I was at a Chili’s when I heard about the attacks in Paris.
I was searching through the deeply unnecessary electronic menu on our table for something that might not make my butt explode eight hours later and making jokes with a couple friends about how much everyone loves watching Jennifer Lawrence fall at awards shows — when a friend pointed over my head at one of the 36 flat screens.
I looked at his face. He seemed confused, suddenly sent adrift.
“Sh*t,” was all he said.
I turned around and read the ticker tape at the bottom of the CNN broadcast. It read:
I hesitated, slowly grasping what I was reading. Then, finally, I spoke.
“Sh*t,” was all I said too.
I felt like a terrible person having that be my reaction to something so horrible. I’m a writer, a comedian, I should have something better to say than the thing I say when I stub my toe on a radiator.
But the truth is, in the face of mass murder, we are all inarticulate.
The three of us stared at the monitors in mindless silence, trying to make sense of something that makes no sense. We didn’t speak a word that wasn’t “sh*t” or “f*ck” for a full minute or two.
And when we finally peeled our eyes off the digital horrors that glowed on the bald cranium of the oblivious man attacking a burrito below the screen, we just looked at each other uncomfortably.
In moments of tragedy, there is nothing that lays bare the inadequacy of words better than company.
We wanted to say something to each other -- to make a cynical joke, say something wise, world-weary or f*cked-up-on-purpose -- anything to break the tension of having to be around people when you learn about something so horrible.
We looked at our phones instead.
The three of us took shelter in scrolling through news of the events, discussing the theories and reports coming in, and comparing the death toll estimates from various news agencies.
Basically, we found something, anything to do.
We found a way to take a semi-active role in the tragic events rather than be stuck with the passive, abstract gut-punch of having to accept the reality that this sort of violence is a part of the world we live in.
Because the fact that people who were once children laughing at the sound of someone farting decided to one day stalk through a crowd of happy people they don’t know and fire their portable murder machines at anything human and still living is genuinely incomprehensible to me.
And I just don’t know what to say about things I find incomprehensible.
Yet, I suddenly felt the impulse to go to Facebook and write something like, “My thoughts and prayers are with Paris,” or put that French flag filter on my profile picture, or post, as 70 percent of my Instagram followers did, that now-ubiquitous Eiffel Tower peace sign image.
But none of that made sense to me either.
And don’t get me wrong: I think doing all that stuff can have the pretty amazing effect of lending support to a country that is tragically wounded right now. It is a way of mobilizing mass utterances of love, and I’m happy so many people did it.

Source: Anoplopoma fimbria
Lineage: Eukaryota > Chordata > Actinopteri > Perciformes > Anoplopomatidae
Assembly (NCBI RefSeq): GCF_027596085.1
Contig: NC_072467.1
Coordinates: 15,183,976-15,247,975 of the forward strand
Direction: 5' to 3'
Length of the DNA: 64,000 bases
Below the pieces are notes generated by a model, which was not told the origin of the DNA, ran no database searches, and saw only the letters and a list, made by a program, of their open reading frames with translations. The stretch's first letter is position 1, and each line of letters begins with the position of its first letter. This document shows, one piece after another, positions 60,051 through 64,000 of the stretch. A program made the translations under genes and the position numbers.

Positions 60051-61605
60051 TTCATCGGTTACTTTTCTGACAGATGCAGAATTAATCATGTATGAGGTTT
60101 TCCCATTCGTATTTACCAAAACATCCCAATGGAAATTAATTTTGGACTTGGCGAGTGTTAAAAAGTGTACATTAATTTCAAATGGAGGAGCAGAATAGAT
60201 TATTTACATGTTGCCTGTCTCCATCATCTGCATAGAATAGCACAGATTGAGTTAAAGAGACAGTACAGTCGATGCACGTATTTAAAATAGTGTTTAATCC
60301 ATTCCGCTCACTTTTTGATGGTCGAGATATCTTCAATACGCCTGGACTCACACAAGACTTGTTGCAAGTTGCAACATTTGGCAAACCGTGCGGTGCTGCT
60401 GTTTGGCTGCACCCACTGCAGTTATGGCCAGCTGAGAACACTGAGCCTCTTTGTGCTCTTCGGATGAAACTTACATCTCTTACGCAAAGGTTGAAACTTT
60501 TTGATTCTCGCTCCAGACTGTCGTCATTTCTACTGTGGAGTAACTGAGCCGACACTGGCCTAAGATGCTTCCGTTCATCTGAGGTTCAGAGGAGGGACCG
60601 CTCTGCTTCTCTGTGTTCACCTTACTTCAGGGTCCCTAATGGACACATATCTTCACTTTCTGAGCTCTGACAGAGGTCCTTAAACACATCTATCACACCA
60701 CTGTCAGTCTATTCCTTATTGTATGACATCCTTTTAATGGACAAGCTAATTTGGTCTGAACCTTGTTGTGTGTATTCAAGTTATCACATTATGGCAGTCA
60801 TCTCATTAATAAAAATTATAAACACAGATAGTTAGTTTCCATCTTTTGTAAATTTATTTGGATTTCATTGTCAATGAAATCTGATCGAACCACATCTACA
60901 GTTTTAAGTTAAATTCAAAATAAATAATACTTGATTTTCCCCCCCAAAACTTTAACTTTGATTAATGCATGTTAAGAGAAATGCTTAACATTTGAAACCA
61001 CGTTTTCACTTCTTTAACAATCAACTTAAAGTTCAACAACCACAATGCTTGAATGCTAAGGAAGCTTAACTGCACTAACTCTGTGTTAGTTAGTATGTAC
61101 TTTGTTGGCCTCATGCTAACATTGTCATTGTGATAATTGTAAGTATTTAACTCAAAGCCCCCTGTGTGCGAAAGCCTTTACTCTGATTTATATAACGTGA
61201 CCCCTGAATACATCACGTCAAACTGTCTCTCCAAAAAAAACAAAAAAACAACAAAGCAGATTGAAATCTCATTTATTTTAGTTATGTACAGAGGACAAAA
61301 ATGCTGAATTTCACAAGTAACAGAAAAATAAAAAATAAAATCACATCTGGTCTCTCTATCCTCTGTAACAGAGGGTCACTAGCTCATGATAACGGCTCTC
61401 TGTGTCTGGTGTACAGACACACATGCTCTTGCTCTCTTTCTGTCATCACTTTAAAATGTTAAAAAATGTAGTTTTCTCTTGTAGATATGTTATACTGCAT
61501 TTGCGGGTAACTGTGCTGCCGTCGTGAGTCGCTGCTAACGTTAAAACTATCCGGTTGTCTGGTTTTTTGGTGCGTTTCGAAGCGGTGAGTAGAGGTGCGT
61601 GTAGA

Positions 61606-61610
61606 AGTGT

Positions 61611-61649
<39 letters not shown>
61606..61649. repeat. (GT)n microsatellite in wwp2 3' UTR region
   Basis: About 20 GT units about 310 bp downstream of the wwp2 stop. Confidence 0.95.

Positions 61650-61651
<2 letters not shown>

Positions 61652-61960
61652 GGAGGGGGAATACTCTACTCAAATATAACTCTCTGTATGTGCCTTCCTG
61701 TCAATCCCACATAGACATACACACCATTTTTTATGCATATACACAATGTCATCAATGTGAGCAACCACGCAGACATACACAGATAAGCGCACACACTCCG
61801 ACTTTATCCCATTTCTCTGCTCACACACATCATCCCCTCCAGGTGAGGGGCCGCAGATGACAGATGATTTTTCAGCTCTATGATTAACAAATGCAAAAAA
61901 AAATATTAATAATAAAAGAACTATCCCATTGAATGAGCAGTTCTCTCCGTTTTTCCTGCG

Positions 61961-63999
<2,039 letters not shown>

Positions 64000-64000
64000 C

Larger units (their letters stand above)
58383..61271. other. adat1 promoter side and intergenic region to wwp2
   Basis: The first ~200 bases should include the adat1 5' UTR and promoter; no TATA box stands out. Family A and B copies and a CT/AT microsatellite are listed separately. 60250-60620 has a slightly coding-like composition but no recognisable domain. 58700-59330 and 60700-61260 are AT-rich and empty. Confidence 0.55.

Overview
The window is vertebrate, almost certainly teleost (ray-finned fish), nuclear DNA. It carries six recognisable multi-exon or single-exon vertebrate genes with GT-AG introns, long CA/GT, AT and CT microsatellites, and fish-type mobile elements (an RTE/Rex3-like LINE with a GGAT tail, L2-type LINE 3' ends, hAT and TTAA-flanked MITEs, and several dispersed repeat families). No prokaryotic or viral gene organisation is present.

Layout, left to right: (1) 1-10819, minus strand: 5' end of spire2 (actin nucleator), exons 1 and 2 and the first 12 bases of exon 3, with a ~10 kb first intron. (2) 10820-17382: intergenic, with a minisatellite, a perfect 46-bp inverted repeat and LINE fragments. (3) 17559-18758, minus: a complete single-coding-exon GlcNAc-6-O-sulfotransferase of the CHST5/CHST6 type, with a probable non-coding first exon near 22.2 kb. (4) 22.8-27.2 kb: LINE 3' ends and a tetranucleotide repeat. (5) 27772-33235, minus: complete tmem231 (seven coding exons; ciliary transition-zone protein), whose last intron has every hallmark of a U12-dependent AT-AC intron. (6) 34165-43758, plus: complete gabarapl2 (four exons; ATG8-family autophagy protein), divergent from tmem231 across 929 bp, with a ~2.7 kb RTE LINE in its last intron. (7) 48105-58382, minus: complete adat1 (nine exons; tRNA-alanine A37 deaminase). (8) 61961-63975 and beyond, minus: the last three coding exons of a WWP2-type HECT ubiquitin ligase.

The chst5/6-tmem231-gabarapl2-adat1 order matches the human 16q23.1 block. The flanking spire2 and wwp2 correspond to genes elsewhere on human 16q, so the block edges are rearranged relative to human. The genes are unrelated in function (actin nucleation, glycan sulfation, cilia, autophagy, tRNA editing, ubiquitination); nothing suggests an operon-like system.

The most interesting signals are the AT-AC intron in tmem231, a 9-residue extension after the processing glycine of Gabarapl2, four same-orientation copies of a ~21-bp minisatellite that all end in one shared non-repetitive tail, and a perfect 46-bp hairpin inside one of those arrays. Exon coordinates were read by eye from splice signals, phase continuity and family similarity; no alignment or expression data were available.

But I couldn’t somehow.
Because, for me, my urge to write a sentence of support or to post a picture would have had very little to do with the actual victims of the massacre and too much to do with my own need to say something, anything, that would free me from the sort of speechless vertigo I felt and still feel regarding the events.
Worse, it would have felt like I was sort of “filing away” the events in a cabinet in my heart marked “tragedy” and declaring to myself I was still a good person.
But I don’t want to file the events away. And I don’t want to think about whether or not I’m a good person. I want the violence to stay real, to stay volatile in my system and, honestly, to continue to hurt me.
The very fact that I was considering writing the phrase “thoughts and prayers” goes to show how I would have just been borrowing other people's words.
“Prayers”? What the f*ck do I know or care about prayers? The last time I prayed was when I wanted an N64 for Christmas.
I felt that urge to say those words nonetheless, though -- to mimic the behavior of what I believe “The Ethical Man” (who, by the way, looks a lot like one of my uncles in my mind’s eye) says and does. And through mimicry, to try to become him.
But I’m not “The Ethical Man.” If anything I’m “The Confused, Inarticulate, Lost Idiot-Boy” just trying his best not to give in to my nearly irresistible urge to find a way to stop thinking about this week’s example of heart-stopping cruelty.
A lot of writers say writing helps them "understand," and, of course, I agree with that to an extent. After all, here I am writing all this stuff in an attempt to understand.
But in my experience, writing -- and talking -- also carries the risk of distancing me from what I am silently grappling with.
Because if I can articulate something concisely, then I can emotionally put it away.
That’s why this piece is so f*cking long, guys. And I apologize for that. It’s just really hard to articulate how and why you have become hopelessly inarticulate.
So, to wrap things up, if I have anything to say about this weekend’s detestable acts of violence it is this:
If you had no idea what to say or how to act when you learned about what happened in Paris or Newtown or Syria or Charleston or Palestine or Israel, well, you’re not alone, and you are not a bad person.
Sometimes grief just gets stuck in your throat.